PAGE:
Reviewing Long Awaited WordPress feature: Widgets

Long awaited feature which I missed since my move to WordPress from Joomla now materialized. I’m talking about Widgets. The comfort of moving around, positioning and enabling/disabling items on your sidebar(s) through admin side is the most useful feature of any good CMS. And I was sure that it is just a matter of time for this feature implementation in WordPress.

I expected this in WordPress as a core functionality feature, but it came as a plugin. Good news is that “If adoption goes well, we’ll consider rolling it into the next version of WordPress.” Let’s look closer at widgets.

The real power and advantages of this useful WordPress add-on can be seen if you compare it. In Joomla this feature implementation is simple but not as flexible as in WordPress Widgets plugin. From the template side all you need is to place the function call, something like “LoadModules ()”, where you want your modules to appear on a page. And there is an admin page where you have a list of all available modules with control buttons including enabling/disabling, changing position and saving changes. Changing modules position can be done only incrementally by pressing on up/down arrows. Each move requires page reloading.

This is where the first big difference can be noticed. WordPress Widgets plugin uses Javascript for dragging items around and Ajax technology for implementing control panels for setting widget’s parameters. As a result, no need to reload page during your moves with widgets and their settings – just set up your sidebar and press “save” button.

Another very pleasant feature is automatic switch between dynamic (or widgetized) sidebar and old fashioned static. Static sidebar presents all items and code as they were before, without widget plugin. All you need is to drag out all widgets from dynamic sidebar box and this automatically triggers static sidebar.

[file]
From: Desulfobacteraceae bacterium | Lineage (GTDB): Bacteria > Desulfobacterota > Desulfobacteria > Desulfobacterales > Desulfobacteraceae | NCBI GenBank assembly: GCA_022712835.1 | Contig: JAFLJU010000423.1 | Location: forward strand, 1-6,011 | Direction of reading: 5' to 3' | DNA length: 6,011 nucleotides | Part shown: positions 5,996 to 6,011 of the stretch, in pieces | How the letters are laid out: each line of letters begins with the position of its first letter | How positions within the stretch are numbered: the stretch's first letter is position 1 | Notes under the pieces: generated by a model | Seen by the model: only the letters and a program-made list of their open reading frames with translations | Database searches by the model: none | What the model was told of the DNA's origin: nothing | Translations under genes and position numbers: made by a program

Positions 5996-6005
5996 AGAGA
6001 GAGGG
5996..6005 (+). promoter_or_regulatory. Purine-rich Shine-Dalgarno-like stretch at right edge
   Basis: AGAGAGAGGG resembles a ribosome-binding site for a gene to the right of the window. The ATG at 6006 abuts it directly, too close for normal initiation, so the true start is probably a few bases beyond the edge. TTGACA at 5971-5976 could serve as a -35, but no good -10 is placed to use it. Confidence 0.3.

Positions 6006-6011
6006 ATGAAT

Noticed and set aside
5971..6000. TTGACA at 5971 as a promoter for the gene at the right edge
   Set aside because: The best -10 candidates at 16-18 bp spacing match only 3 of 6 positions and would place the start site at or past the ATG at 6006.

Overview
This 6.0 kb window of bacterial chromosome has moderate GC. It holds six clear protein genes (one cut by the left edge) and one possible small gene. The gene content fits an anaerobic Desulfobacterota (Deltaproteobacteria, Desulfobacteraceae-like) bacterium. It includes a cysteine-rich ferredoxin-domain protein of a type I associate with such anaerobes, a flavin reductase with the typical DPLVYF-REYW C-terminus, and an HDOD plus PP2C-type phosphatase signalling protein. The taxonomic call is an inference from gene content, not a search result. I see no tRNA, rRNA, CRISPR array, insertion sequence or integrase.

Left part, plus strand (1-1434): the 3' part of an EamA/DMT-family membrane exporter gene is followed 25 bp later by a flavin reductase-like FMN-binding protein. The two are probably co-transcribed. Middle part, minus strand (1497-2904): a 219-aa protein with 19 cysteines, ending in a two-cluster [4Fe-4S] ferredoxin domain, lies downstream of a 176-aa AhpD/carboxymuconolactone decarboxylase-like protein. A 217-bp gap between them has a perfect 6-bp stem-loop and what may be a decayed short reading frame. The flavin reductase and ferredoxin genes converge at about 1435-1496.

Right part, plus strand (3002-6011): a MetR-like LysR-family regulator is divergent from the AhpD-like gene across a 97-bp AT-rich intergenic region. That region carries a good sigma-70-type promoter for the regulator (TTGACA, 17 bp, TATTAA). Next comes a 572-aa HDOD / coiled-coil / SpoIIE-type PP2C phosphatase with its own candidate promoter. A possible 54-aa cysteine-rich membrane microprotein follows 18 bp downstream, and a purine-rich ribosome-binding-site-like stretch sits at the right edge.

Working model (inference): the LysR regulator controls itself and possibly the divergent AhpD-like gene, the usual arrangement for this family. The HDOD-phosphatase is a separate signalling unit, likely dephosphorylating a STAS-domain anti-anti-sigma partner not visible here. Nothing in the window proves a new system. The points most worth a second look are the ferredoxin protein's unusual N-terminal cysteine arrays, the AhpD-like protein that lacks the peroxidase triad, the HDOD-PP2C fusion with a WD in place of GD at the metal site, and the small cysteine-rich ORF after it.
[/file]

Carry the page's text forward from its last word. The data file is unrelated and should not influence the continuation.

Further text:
Standard sidebar items like Archives, Links, Categories etc., are available by default. If you have some third party plugins/items on your sidebar then you may need to widgetize them. This is simple. All you need to do is to put two pieces of code inside functions.php file, which is located in theme folder. BTW, Widget plugin download page doesn’t say anything about updates or changes, but as I understand, they make some adjustments to the code. So if you had problems with Widget plugin, try downloading fresh zip.

I’m putting aside the procedure of enabling widgets and widgetizing your theme – this is explained in detail here.

Here is how I widgetized the call to my LazyestThumbsSlideshow plugin:

This is new widget function which I put inside functions.php (or widgets.php) file:


function widget_LGTSlideshow($args) {
extract($args);
$title='Photo';
?>
	
		
	 
	

This is widget registration call which is required. Also goes in Functions.php file.

register_sidebar_widget('LGTSlideshow', 'widget_LGTSlideshow');

This method is not mentioned in widget plugin manual, but I found it easier. You just wrap the call to your plugin's function inside standard widget function, then put it in functions.php or widgets.php file and register it by calling register_sidebar_widget function. This means nothing changed in your Plugin including admin page for that plugin, but now you can move it around on a sidebar as all other widgets. The same trick worked with LiveShoutbox plugin (you can see it on my home page sidebar).


Developers describe the procedure of coding standalone widget and provide example widgets, well commented , so that coding new widget or redesigning existing is not difficult. I even did this with my plugin. But this requires redesign of plugin's internal structure. You can also add control panel to your widget to tune parameters there. The bad thing is that plugin will not be available without widget plugin, on which it depends.